The 'new' car is about four years younger than the old one, and much bigger. There is a nice cubby hole where my radio sits, but getting the power to it was another problem. In the end I tapped off the electric mirror switch - which is fused at 15 amps (I think it feeds the electric windows too). Of course this modern 1992 car has no gutter, so currently a mag mount holds the aerial, but it seems to work OK.

I have actually made a few QSOs from home, even on HF! The obligatory D68C, whose superb operaters showed up almost every other DXpedition. A few stations on six metres, although my neighbour is complaining about the beam which is currently mounted on the shed, about 15 feet off the ground. One delay to writing this magazine has been a breakdown in my computer. I write this on a Psion, which decided to go wrong a while ago.
The screen went all funny, and the serial port would only work when the Psion was in the fridge. This meant I had difficulty getting the data off the machine, and in the end lost some files, of course the back up wasn't quite up to date! So today I invested in a compact flash (CF) card. The general idea is that I can back up to the card every time I write anything new - I must write a program to do this.

I had a look around Slough for the card, as I prefer to buy from local dealers than mail order or the web. The best bargains are in Jessops, the photography shop. My 16 meg card cost less than £20, they were £48 in Dixons! Since most PCs don't have build in card readers, there are a couple of options. A PC card (PCMCIA) adaptor cost £8, and USB card readers about £25. So if you have a laptop, the former is the best option. You can get a PC Card board to fit in desktop PCs, I've got a couple of these boards, but I've never seen them for sale anywhere.

Anyway my Psion is back now, and the CF card works fine. These computers are a pain. My wifes laptop died during the week. This worried me a bit, I had visions of £££s passing before my eyes. I diagnosed a failed hard disk, and took it in to work for a spot of lunchtime dissassembly. Luckily it proved easier than I thought, the hard drive became accessible after removing just one screw - it was under a cover next to the battery. So off to the IT department at work - do you have a 2.5 inch hard drive I could borrow?

"We have a few old laptops, let's have a look. How about this broken Toshiba?". Under a cover sat a 3 gig hard drive, which I removed and fitted into Marys Toshiba. I turned on the power, and 5 seconds later Windows appeared on the screen. Bingo! The IT manager scrapped the machine, no-one wants a 75 meg laptop with a broken screen, so my wife was in luck. Of course she lost all her data, although I backed up all her work a few months ago and put it on CDs (now where's that CD?). The Toshiba web site provided up-to-date bios and drivers, so by the end of the day I had Windows 98 working and she was reading her email. Phew. My wallet escaped.

My own PC is still evolving. I found a PC World 'Managers special' 20 gig hard drive which is now fitted. I've been migrating the machine to Windows 2000 for the last six months, as it seems a lot more stable than any other MS offering. Yes, I suppose I should have considered a *nix OS, but they still have to evolve a bit to become useful. I did investigate *nix software available on the web, but much of it is still in the dark ages. It may be OK, but seems to require the user to read the mind of the programmer when it comes to installing the stuff. I looked at DOS and Win32 emulators - these seemed to have parts scattered around the web, and I think the instructions for locating all the parts were partly written in Aramaic, and mostly non-existant, like some of the ftp sites that supposedly hold the software. I suppose if I grow my hair and beard it may become clearer...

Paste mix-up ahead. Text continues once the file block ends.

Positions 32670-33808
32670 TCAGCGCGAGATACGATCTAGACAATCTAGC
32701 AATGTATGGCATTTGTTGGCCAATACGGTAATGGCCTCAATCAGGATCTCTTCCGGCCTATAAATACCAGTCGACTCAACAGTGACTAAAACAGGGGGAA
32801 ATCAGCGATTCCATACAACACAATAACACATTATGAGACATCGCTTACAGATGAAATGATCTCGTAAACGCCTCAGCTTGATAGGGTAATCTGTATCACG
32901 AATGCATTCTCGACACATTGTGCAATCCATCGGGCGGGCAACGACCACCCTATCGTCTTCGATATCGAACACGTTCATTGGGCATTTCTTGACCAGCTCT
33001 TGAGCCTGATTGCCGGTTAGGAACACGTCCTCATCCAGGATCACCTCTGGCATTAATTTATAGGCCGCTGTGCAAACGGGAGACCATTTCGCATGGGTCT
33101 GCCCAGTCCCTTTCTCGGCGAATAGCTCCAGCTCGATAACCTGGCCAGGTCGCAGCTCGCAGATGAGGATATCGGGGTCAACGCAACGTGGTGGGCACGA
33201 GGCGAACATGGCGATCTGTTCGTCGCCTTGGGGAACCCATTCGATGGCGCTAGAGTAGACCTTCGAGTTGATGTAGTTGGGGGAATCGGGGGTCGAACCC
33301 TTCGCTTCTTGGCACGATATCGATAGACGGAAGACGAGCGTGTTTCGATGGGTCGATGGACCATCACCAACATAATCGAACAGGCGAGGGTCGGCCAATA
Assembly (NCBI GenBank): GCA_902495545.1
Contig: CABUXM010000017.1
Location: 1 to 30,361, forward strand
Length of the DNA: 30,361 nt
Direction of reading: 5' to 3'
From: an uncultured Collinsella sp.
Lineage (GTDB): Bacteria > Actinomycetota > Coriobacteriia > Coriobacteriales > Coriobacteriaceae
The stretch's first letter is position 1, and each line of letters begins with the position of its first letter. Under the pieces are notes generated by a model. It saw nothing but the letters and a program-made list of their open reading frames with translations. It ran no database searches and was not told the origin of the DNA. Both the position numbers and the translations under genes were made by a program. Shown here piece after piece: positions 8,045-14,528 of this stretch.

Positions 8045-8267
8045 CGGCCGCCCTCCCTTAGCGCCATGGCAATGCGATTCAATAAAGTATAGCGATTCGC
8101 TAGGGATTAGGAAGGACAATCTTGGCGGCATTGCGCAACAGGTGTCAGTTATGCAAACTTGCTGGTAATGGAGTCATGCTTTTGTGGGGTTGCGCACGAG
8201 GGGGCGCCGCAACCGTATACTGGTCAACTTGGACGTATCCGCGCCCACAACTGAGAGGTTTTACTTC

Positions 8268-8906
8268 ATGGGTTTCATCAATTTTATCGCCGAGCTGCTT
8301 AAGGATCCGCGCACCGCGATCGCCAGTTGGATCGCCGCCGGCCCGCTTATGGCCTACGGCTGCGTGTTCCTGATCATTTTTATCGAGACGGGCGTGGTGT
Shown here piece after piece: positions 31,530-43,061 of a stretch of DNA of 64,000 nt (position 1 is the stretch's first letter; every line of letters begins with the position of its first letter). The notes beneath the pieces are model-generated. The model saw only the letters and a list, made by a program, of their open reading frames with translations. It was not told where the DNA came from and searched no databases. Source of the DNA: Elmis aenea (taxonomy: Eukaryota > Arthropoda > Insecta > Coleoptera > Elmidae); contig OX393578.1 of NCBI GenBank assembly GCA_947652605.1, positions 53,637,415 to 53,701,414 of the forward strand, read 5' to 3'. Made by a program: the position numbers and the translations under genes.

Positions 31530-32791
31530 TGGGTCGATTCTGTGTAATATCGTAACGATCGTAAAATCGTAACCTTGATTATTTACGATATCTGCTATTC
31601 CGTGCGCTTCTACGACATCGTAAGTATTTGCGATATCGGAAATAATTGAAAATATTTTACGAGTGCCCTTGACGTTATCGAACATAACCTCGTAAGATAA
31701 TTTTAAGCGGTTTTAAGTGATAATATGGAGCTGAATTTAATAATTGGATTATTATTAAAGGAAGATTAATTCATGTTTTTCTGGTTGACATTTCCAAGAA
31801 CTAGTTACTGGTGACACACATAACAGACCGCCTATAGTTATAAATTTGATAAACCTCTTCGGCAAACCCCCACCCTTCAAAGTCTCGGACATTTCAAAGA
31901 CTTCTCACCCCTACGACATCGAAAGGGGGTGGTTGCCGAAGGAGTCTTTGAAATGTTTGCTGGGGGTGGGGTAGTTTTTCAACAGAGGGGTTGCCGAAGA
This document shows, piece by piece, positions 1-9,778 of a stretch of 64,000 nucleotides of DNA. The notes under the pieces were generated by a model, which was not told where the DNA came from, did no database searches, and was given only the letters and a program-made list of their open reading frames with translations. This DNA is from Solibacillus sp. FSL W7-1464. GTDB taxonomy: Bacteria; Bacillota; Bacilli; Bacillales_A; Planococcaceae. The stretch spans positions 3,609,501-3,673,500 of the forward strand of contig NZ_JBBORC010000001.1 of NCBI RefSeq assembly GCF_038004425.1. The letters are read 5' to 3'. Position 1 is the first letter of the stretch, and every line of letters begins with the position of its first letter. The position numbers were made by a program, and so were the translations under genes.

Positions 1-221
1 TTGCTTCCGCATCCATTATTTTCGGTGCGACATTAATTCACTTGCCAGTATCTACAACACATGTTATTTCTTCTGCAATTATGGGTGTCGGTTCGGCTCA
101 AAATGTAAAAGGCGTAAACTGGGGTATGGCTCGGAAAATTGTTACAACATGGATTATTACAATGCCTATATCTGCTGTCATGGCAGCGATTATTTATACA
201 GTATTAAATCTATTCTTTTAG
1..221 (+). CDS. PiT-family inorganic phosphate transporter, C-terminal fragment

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How active are you?

Anyone who has even looked at the usenet newsgroup could be forgiven for thinking it had nothing to do with radio. Much of the chat is about scoring points over the "brain dead Cbers", i.e. those without a G3 callsign, or whether the imminent end of Morse testing will signal the end of real radio. But sometimes there are interesting points raised, a couple of recent ones being the RA report about radio amateurs willing to pay £81 for the annual licence, and a "survey" on how active the group participants are.

Someone suggested that you could define an "active" radio amateur by the number of QSOs logged. It was suggested that if you logged 50 QSOs a month, then you were active. This led to the usual bragging, "I made 200 QSOs at the weekend, all CW" and the like. It made me think about my own situation, and looking in my log I certainly didn't meet that criteria. Some recent years show perhaps a year per page, although I always seem to start off with a flurry of log entries, which tails away by the 2nd January.

This year has perhaps been more "active" than most, with QSOs on 21, 24, 28, 50, 144 and 432 megs. But the log never tells a true story, as most of my "activity" has been mobile, and of course I don't have to log all that. I suppose someone of the newsgroup will decide that mobile QSOs do not count, they are generally deprecated anyway, unless perhaps the QSO is on top band. However you will notice from the list above that there were some contacts on HF bands, I don't think I made any at all last year! VHF probably doesn't count, as it represents the activity of a "brain dead CBer", and since I took the multiple choice RAE and an RSGB Morse test, I suppose that's what I am.

I started off this year with good intentions, and I haven't given up yet. I have been rearranging the aerials at home, and have mounted a pole at the end of the garden. This met with my neighbours displeasure when I stuck my six metre beam on it, although that was only temporary. The real intention is to mount a vertical there, and also use it as the "far" end of a wire aerial. Probably the latter - the ten metre vertical will probably go back up on my wall. I have had a dual band 50/28 Mhz mobile whip on this pole recently, and while it works well on six, the ten metre performance is not up to the CB aerial, even with a couple of radials.